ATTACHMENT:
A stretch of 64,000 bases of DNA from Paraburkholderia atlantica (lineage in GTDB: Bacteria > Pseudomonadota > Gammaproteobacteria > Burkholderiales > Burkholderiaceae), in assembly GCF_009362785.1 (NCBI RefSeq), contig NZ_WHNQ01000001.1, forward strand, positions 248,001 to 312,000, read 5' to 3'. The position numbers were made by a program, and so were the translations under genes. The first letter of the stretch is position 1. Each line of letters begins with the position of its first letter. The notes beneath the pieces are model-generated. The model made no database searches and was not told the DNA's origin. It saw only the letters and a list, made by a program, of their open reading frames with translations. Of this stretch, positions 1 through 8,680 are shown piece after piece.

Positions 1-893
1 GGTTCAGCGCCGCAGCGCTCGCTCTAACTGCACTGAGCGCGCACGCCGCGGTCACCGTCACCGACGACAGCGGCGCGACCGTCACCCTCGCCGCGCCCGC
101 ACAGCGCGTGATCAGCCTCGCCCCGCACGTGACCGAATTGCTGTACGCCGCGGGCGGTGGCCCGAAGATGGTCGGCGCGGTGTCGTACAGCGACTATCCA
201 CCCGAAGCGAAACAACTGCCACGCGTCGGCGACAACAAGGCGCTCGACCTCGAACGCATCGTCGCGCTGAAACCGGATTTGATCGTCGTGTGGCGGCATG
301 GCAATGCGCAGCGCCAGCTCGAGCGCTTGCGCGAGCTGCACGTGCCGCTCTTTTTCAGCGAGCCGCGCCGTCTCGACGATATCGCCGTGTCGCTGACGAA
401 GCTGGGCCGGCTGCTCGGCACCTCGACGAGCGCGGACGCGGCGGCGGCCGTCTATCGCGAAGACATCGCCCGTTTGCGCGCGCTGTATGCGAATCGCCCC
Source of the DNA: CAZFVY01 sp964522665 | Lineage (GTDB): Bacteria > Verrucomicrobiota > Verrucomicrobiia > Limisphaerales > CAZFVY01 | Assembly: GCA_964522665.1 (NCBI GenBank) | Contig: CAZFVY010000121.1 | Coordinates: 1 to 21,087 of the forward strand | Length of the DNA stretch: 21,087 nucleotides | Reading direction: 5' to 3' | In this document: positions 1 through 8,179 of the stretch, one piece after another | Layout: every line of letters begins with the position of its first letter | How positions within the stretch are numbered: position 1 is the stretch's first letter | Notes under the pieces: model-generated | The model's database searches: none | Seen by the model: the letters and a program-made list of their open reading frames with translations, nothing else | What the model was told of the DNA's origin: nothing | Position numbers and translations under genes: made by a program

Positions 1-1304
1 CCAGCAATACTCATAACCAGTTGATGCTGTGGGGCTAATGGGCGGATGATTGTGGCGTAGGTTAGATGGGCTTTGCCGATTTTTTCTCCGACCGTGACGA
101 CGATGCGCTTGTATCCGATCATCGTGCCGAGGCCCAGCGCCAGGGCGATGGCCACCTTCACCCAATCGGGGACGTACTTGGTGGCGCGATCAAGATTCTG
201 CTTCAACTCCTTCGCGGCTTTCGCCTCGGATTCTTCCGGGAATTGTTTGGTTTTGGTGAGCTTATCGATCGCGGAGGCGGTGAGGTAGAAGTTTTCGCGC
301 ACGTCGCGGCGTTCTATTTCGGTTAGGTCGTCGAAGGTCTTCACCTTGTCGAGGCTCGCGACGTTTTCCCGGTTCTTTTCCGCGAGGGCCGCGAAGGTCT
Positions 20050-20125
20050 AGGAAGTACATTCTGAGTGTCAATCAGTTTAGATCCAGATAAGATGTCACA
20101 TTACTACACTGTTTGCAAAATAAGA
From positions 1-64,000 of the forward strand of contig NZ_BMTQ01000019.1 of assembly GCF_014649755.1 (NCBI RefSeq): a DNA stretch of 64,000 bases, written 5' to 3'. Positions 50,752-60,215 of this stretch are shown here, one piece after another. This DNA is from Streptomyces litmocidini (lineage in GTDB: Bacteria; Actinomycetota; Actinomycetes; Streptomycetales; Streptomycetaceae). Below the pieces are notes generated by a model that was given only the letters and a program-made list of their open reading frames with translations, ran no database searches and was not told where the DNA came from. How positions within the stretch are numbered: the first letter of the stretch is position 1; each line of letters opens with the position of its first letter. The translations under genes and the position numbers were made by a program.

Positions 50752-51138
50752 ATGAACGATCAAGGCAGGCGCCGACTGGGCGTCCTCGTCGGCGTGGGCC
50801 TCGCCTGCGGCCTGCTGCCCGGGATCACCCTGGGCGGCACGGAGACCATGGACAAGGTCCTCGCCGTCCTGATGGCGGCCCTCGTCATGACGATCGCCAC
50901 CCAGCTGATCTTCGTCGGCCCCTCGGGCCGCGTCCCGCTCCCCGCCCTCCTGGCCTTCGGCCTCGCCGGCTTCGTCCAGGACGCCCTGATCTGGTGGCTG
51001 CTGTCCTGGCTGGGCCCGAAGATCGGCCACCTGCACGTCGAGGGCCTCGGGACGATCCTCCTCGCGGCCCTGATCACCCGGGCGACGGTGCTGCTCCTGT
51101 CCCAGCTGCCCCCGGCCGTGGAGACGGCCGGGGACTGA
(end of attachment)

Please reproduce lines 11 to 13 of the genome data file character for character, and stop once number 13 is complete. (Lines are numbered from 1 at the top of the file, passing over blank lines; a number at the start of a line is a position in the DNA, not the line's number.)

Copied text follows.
101 CGATGCGCTTGTATCCGATCATCGTGCCGAGGCCCAGCGCCAGGGCGATGGCCACCTTCACCCAATCGGGGACGTACTTGGTGGCGCGATCAAGATTCTG
201 CTTCAACTCCTTCGCGGCTTTCGCCTCGGATTCTTCCGGGAATTGTTTGGTTTTGGTGAGCTTATCGATCGCGGAGGCGGTGAGGTAGAAGTTTTCGCGC
301 ACGTCGCGGCGTTCTATTTCGGTTAGGTCGTCGAAGGTCTTCACCTTGTCGAGGCTCGCGACGTTTTCCCGGTTCTTTTCCGCGAGGGCCGCGAAGGTCT